IFP members share hopes and fears for merger

IFP members share hopes and fears for merger

Losing the Institute of Financial Planning’s “unique” culture tops the list of the major concerns, in light of the body’s impending merger with the Chartered Institute for Securities and Investment, according to members.

In a move that sent shock-waves across the advisory sector, the professional bodies announced plans to merge in early August.

For Dominic Thomas, independent financial adviser at London-based Solomons IFA, the merger will be different, but maintaining the open dissemination of information culture is paramount.

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He said: “The extent of openness and willingness to share is something that is unique to the IFP – I have not come across other professions like it.

“For me, it has been massively influential in that it has introduced me to proper financial planning and has introduced me to so many people who are doing a really good job that you can learn from and it gives you the opportunity to pass on the things you are doing right and well.”

Carl Melvin, certified and chartered financial planner of Renfrewshire-based Affluent Financial Planning, said the merger makes business sense, which will amplify the body’s presence in the industry.

He said: “As it stands, the IFP is too small to have a big enough voice and influence change, so becoming part of an bigger organisation would give us that voice.

“The big concern that I think the majority of members will have is they want to be reassured that the culture and the heart of the IFP is preserved.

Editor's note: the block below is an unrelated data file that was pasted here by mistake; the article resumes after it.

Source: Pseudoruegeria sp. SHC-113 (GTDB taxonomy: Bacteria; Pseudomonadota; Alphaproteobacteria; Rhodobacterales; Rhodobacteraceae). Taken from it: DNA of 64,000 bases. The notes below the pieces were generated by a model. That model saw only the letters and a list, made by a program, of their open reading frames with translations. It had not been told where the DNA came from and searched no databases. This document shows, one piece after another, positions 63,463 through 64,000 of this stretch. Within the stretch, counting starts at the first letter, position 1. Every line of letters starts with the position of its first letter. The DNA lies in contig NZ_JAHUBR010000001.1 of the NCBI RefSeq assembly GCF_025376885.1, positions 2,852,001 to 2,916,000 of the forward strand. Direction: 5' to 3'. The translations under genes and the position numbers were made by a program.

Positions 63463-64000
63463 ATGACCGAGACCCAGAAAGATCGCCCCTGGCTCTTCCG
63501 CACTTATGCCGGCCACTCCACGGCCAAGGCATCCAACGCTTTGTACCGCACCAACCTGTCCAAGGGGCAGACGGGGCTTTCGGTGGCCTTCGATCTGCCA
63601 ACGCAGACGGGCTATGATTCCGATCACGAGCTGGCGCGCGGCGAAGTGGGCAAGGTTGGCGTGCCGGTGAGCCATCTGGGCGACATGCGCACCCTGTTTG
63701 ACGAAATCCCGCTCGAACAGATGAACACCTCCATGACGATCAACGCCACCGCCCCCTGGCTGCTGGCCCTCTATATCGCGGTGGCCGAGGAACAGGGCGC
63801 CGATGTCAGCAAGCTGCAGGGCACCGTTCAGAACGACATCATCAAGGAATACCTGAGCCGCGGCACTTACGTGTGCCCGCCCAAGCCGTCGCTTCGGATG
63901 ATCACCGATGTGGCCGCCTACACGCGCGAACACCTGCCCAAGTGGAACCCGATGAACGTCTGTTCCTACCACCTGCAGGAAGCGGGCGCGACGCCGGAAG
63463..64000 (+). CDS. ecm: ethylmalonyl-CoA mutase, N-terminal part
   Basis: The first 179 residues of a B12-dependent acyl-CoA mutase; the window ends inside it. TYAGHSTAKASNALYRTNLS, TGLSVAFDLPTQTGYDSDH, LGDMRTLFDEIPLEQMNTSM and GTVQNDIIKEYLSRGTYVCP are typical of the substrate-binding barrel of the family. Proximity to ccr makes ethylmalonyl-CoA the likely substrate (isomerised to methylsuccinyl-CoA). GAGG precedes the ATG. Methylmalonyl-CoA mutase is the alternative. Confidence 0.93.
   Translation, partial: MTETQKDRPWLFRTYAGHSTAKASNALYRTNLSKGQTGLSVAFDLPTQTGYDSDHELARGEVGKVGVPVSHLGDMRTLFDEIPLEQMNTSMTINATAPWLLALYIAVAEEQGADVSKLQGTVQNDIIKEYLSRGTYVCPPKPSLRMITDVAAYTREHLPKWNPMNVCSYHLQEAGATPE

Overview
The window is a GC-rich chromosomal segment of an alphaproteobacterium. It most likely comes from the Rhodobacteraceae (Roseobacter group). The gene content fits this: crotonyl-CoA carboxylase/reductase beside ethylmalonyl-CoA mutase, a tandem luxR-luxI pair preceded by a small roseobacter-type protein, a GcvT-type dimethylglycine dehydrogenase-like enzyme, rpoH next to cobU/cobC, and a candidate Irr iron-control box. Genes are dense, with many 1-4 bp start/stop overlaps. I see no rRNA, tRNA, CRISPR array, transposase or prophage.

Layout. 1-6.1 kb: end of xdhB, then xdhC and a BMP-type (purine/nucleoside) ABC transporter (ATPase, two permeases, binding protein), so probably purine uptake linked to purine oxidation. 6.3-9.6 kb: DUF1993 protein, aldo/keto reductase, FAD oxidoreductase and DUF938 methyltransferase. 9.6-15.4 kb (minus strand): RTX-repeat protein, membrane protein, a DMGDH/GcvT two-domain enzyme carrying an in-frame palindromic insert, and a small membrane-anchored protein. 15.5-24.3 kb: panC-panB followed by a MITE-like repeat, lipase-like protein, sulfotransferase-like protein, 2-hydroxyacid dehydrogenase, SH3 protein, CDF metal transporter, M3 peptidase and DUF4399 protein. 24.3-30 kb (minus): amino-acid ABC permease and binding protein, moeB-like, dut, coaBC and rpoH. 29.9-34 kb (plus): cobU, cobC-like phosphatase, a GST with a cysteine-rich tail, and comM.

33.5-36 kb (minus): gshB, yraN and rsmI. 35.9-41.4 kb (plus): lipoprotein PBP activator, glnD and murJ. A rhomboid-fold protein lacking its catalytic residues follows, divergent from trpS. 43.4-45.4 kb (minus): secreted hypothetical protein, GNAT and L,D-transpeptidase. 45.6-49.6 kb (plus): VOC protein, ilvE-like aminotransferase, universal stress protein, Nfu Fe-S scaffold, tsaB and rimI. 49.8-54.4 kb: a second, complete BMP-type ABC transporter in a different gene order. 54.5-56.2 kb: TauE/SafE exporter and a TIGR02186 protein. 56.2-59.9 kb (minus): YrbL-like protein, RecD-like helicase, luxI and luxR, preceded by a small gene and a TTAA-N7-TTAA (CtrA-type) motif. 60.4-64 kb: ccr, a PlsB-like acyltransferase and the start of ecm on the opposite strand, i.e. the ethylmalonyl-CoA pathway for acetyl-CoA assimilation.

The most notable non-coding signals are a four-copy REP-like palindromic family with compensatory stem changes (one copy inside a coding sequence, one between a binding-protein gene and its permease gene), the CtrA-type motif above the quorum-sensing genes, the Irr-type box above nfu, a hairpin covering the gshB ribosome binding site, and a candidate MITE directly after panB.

“Cisi is about funds and investment type things, financial planning isn’t necessarily about that. The major concern is whether those two cultures can unite and become a bigger yet harmonious organisation.”

Access to Cisi’s level seven Chartered Wealth Manager qualification has become a contentious issues in light of the merger.

To become CWM qualified, advisers are required to pass a postgraduate study which delves into financial markets, portfolio construction theory and applied wealth management, followed by a year of CPD.

Whereas, to achieve IFP’s level six Certified Financial Planner qualification, advisers must complete a diploma in financial planning, comprising of an exam on the principles of financial planning, and a case study followed by CPD.

Hadrian Halloway, diploma qualified paraplanner at London-based Baigrie Davies, pointed out that Cisi has rigorous exams which could be argued as more technical than the IFP exams.

“I am not sure how Cisi members would react to IFP members having access to the same level of qualification by taking a couple of top up exams, when they have taken a longer route.

“The CFP is hugely beneficial to IFP members but the same might not be said in reverse.”

When asked by FTAdviser sister paper Financial Adviser what changes are likely to be made following the merger, Alan Dick, president of IFP, said: “I do not have an answer just now I do not know. There are a lot of things we need to think through and talk through so I do not have an answer to that yet.”